We’re all living on Island Time now.
Most of us crave the warm, seductive charms of vacation in a tropical paradise. Arriving in a beautiful, sunny beachfront destination. Time evaporates. Taxis meander, meals last forever, and the locals are in no hurry to get anything done. Island Time.
Early this year, with the onset of the COVID pandemic, we all suddenly found ourselves marooned in our homes. We might as well have been separated from each other by miles of ocean. Everything we needed became a lot harder, just like living on a small island where all of your essentials arrive by boat. Forced Island Time.
I’ve literally been living on an island since early March. Orcas Island is located north of Seattle, about 20 miles from the Canadian border, amidst the San Juan Islands. There are no bridges to the mainland, although Washington State operates seven hour-long sailings to Orcas Island every day using massive 120-car ferryboats. More importantly, I have a high speed (and mostly reliable) internet connection here so that I can work full time via Zoom.
When you live on a remote island, you start to think about time differently. I used to travel a lot, and rarely woke up in the same place for more than seven days in a row. Now I’ve woken up in the same exact place for over 200 days straight. By early April, I started to notice exactly where the sun came up, and how it seemed to move along the ridge line outside my bedroom window each day. I could feel the days starting a little bit earlier. I started to notice the phases of the moon, by when the moon would brightly shine into my bedroom late at night. Now I’m starting to feel time constrict as the sun sets sooner and faster, and the rains return.
Before the pandemic, I hoped I would be able to spend four weeks a year here on Orcas Island, while spending the rest of my time at home in Seattle or on the road. Remote work, although possible, seemed to be subtly frowned upon by everyone in the tech ecosystem. It all changed overnight, and now, here I am full time on an island.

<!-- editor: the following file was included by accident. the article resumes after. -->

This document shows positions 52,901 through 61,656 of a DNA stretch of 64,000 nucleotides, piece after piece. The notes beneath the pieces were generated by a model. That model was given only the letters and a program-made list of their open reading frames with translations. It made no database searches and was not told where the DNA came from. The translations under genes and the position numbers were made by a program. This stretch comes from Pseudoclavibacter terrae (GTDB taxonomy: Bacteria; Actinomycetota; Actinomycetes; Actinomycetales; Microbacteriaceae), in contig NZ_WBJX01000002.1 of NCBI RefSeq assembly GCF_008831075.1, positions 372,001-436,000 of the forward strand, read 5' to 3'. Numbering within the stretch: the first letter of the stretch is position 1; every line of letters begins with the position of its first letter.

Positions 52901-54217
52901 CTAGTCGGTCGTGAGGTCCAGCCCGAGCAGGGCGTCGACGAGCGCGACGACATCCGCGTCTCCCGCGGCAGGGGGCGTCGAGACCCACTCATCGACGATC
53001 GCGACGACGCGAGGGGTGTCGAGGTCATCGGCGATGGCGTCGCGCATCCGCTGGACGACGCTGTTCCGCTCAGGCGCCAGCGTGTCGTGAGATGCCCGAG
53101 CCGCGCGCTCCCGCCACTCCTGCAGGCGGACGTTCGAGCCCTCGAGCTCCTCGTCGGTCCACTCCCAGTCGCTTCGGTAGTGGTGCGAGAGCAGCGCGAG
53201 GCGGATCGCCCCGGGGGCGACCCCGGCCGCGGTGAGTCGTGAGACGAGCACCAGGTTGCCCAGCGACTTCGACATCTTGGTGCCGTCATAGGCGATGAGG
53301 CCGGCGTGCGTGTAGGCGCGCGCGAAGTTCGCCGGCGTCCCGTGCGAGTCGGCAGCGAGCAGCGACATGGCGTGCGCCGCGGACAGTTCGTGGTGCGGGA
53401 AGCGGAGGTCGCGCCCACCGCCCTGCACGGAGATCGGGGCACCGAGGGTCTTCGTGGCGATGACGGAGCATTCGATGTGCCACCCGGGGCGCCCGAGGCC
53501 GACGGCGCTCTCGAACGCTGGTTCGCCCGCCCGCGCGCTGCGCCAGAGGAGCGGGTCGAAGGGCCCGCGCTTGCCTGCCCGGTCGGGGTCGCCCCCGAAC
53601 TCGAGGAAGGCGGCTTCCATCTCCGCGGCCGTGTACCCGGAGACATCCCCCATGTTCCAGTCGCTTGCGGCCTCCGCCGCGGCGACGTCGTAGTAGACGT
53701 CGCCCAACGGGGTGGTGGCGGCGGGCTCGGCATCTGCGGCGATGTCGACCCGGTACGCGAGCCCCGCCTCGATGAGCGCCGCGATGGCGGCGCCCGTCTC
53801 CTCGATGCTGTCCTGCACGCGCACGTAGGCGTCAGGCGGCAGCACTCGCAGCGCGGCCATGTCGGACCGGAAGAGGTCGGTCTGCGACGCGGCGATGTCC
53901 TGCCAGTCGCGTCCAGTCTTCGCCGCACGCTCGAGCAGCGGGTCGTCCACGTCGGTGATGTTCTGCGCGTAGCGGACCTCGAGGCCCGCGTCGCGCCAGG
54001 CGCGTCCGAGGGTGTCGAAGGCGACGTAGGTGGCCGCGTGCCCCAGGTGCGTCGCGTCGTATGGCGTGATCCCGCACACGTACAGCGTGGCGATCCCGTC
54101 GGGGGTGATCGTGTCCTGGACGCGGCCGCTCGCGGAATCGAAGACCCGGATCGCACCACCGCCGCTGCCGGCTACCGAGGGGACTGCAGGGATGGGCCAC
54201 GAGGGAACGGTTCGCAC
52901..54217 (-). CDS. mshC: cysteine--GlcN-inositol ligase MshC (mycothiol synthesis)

I used to mark time on my calendar with flights, breakfast meetings, phone calls, partner meetings, dinners, company visits, family holidays, and traveling to the colleges my kids attend. Now it’s video calls and email, and evening entertainment delivered via a little black puck under my TV. Or workouts on my Tonal and solitary runs along quiet gravel roads. Punctuated by deliveries from Amazon, a trip to the local grocery store, or firing up my chainsaw to cut away a 70-foot Douglas Fir that fell across my driveway in a windstorm.
Everything now boils down to bandwidth and time zones. Distance is set by the number of time zones to the other people on a Zoom call. Suddenly New Zealand is as close as the East Coast. The structure of my day is set by where are the people I’ll be talking to via Zoom. Boston? Early start. Europe? Even earlier. Today, no one blinks if I mention that I’m living on a tiny island near Canada. What is a weekend now? It’s no longer a series of social and family commitments — it’s just when email slows down a bit.
What happens after the pandemic? I personally fall into the school of thought that we will put COVID completely behind us — that a vaccine will work, and that people will want to travel again, in high volumes, for the simple reason that in-person human interaction feeds our souls. What will be different is business travel. It will still be important. But a lot less will be required. In fact, the most successful entrepreneurs and executives will find tremendous leverage in using Zoom together with the right proportion of in-person meetings. I suspect that means we’ll see the same number of conferences and business dinners as before — just less meetings in conference rooms.
Will I stay on Orcas Island full-time after the pandemic? Honestly, I don’t know. But what I do know for sure is that I am going to spend a lot more time out here than I had originally planned.